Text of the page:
Donna Leon writes high quality crime books set in Venice and this recent paperback release is no exception. The quality comes from a number of factors – the setting, the appeal of the central character (Commissario Brunetti) and his family, the carefully structured plot – all wrapped up in great writing. There are some authors who can deliver setting, characterization and plot in a package that is tame, turgid and terrible. Donna Leon, however, is an author who has consistently delivered writing that flows, is easy to read, and simultaneously tells a fine, multi-faceted story; in short, a polished performance in print.
The central crime in this novel is the murder of the local courthouse usher which brings Brunetti back early from his holiday. The secondary plot is about a colleague’s aunt who has come under the spell of a mystery man. In and around these situations, Leon crafts twists and tails a plenty. She also does it in a rich atmosphere that transports the reader to (presumably) her beloved Venice. And, through her characters, there’s a wealth of razor sharp commentary on society, life and death.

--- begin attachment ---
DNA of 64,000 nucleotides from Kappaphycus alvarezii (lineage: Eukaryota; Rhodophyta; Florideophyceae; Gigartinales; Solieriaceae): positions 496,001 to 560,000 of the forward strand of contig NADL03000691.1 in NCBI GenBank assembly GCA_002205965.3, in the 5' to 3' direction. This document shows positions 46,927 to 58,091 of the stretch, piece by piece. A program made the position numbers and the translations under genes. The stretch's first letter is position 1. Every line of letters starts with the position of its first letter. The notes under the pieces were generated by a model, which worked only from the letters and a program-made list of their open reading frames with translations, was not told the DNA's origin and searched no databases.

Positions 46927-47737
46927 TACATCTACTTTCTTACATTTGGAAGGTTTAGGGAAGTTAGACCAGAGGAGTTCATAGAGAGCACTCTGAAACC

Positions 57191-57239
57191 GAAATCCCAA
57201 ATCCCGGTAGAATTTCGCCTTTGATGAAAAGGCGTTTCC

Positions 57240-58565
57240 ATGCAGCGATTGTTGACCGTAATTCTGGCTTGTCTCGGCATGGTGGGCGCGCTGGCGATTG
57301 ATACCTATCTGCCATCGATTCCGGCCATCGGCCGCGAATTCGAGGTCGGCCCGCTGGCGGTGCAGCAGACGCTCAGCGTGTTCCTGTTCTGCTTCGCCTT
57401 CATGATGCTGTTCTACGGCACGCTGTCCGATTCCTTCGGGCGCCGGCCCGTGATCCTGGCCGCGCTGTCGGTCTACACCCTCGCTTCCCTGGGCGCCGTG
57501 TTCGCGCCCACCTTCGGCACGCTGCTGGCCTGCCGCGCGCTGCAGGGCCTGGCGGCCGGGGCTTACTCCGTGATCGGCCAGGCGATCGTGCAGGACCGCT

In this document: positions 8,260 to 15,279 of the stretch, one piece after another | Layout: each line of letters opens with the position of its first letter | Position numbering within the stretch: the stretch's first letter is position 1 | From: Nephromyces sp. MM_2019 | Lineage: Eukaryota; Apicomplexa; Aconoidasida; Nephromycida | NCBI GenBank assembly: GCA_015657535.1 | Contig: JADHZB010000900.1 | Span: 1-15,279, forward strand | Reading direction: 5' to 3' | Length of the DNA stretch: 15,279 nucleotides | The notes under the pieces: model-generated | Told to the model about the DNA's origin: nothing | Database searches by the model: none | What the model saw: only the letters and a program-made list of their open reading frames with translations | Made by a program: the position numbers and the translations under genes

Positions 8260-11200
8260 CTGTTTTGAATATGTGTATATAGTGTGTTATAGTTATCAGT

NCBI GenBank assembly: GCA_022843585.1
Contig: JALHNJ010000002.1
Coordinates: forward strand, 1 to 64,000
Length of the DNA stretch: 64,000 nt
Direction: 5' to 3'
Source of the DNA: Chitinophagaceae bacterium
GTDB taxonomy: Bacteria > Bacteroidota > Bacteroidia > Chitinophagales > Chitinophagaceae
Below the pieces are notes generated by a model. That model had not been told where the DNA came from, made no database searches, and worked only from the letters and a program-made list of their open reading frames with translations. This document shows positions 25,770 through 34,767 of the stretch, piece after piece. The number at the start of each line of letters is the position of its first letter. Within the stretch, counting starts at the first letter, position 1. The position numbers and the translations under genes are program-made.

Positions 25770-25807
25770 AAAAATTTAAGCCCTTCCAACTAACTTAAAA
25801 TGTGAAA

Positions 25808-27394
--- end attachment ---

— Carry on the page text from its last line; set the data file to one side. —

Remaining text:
For example, here’s Brunetti’s wife – a source of comfort and stability to her intrepid husband – sticking the boot in, good and proper:
“We in the West. Our generation. The workers’ paradise. Brothers under Socialism. Whatever nonsense we wanted to spout to show our parents that we didn’t like their choices in life….To think I voted Communist. Of my own free will, I voted for them.”
Or, how about this cutting piece of Brunetti’s thinking:
“…reluctant to believe in the integrity of a lawyer until he had direct experience of the person.”
In short: highly recommended.